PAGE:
Railroad Avenue runs perpendicular to Holly Street through downtown Bellingham. Walking southbound on Railroad — starting at the king of potato burritos, Casa Que Pasa — you’ll encounter several cornerstones of Bellingham’s downtown community.

On one side you’ll pass through clouds of crepe perfume, walk along windowed-walls housing collections of vinyl records and be offered a surprisingly diverse array of coffee flavors. Along the opposite side you may be compelled to purchase an exotic aquatic pet, give in to a Seattle–style bratwurst with cream cheese and sautéed onions, or feast on food fit for only the most bro-tastic of bros.

The Hub Community Bike Shop accepts donations of all bikes then recycles and reuses whatever they can. Photo credit: Sean Mertens.

Turn down any side-street and you will encounter a vibrant community, whether it’s just after lunch or well past your childhood bedtime. After-hour activities abound downtown and a night out can easily be planned on the fly by roaming the crisscrossed streets.

Often I find myself downtown a little earlier than expected, before bars open or bands start playing. If I’m lucky and an errand has brought me to Railroad on a Saturday, I usually make my way south to the Bellingham Farmers Market at the corner of Railroad and East Maple Street. Here, I can indulge my appetite and general consumeristic nature guilt-free by purchasing locally produced food, jewelry and various other commodities.

Usually the walk ends here, with maybe a jaunt over for some local brew or a U-turn back into town. But I’ve recently started continuing along my route, through an apartment-lined alley at the end of Railroad and out onto the curved end of East Laurel Street. Just half a block up Laurel lies Block 52, known locally as Artist Alley. Here, a unique continuation of Bellingham’s incredible creative culture dwells amongst a collection of love-worn buildings, and anchors the south end of downtown Bellingham before the South Bay Trail takes you  to Boulevard Park.

Positive Negative offers an hourly rental of a fully furnished darkroom. Photo credit: Sean Mertens.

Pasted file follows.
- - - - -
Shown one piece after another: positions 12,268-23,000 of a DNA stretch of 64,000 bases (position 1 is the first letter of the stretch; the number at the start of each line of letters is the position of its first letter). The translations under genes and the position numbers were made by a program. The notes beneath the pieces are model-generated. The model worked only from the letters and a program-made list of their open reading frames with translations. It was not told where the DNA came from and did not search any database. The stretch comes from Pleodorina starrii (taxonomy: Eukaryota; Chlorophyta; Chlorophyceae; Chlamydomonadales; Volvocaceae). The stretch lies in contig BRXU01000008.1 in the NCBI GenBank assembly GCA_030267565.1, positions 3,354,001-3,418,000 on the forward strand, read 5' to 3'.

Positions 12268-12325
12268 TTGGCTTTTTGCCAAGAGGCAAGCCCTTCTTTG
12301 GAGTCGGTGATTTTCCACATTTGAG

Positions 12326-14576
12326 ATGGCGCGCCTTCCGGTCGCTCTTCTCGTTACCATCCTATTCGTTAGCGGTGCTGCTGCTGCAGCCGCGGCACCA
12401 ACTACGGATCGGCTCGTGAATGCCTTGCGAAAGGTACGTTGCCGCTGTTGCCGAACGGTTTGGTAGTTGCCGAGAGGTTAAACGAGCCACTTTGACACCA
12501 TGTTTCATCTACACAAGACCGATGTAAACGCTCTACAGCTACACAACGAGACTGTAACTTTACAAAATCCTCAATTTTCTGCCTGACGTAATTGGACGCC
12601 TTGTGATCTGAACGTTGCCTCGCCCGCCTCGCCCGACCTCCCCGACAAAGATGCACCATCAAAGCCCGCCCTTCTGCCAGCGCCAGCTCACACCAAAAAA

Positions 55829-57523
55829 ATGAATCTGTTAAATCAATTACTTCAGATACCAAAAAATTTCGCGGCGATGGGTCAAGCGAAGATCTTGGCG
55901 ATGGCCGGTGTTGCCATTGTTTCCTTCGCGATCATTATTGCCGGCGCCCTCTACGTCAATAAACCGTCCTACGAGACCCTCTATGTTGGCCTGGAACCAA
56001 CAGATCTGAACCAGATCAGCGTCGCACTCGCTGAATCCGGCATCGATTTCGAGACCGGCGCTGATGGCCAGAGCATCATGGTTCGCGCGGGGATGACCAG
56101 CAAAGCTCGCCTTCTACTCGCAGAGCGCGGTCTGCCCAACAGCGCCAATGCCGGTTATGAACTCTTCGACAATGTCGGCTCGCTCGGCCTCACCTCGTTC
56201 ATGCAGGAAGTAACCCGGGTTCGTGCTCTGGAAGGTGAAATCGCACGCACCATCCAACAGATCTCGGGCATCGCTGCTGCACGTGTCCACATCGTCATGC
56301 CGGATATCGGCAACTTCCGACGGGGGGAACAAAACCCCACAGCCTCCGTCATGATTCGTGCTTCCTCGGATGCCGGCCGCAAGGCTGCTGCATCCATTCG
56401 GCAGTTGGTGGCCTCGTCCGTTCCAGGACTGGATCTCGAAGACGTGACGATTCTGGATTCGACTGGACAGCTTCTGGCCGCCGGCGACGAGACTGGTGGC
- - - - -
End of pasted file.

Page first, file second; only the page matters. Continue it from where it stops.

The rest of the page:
Assuming you have followed a similar itinerary to the one described above, the first piece of Artist Alley that you run into will be at the start of the South Bay Trail off of East Laurel Street. Altility Art Studio, operated by Aaron Loveitt, and Plantas Nativia share this first building, located at 210 East Laurel Street.

These two business tenants are a clear example of the community-driven, artistic culture that allows Artist Alley to thrive. Peacefully absent are the roars of drunken nightly revelers and the throbbing bass from clubs downtown. Instead, 210 East Laurel Street houses people you can talk to, people who create and people who love what they do.

Plantas Nativia, more visible from North State Street, provides everything you could need to craft a perfect native landscape. From more recognizable plants, like Douglas Firs, to lesser known plants like the flowering Showy Fleabane, I’ve always been amazed by their selection and the depth of their staff’s knowledge.

This photography mural adorns the side of Positive Negative. Photo credit: Sean Mertens.

Aaron Loveitt at the Altility Art Studio next door provides the same level of mastery over raw materials that Plantas Nativia does for local plants. Just a quick glance through Aaron’s work history shows his ability to craft everything from beautiful sculptures you can find around Bellingham to useful hardware and tools that bring beauty and flare to everyday life.

Past 210 and its loveable occupants, you come across Positive Negative. Easily identifiable by the three garage doors and large photography mural facing the trail, Positive Negative is a community photography studio and darkroom founded by Jason Byal. If you have free time, I highly recommend jumping into one of Jason’s courses. Traditional film-based photography and photo development is an art form that all should experience.

Continuing down the trail, right behind the scuba shop on North State Street, you’ll see the Hub Community Bike Shop. I guarantee you won’t miss its vibrant murals and can also guarantee you will regret not paying the Hub a visit at some point. A non-traditional bike shop, The Hub works to provide affordable quality bikes to the general population while providing amazing services like a DIY workstation and a program to help equip people who may not be able to afford a bike on their own.

The murals around the Hub reflect the vibrant and creative people who work there. Photo credit: Sean Mertens.

Block 52, Artist Alley, that collection of weird buildings or whatever else you want to call it— this area is special. Bellingham’s community is better because of these people who work to bring love, cheer and quality services to its community.

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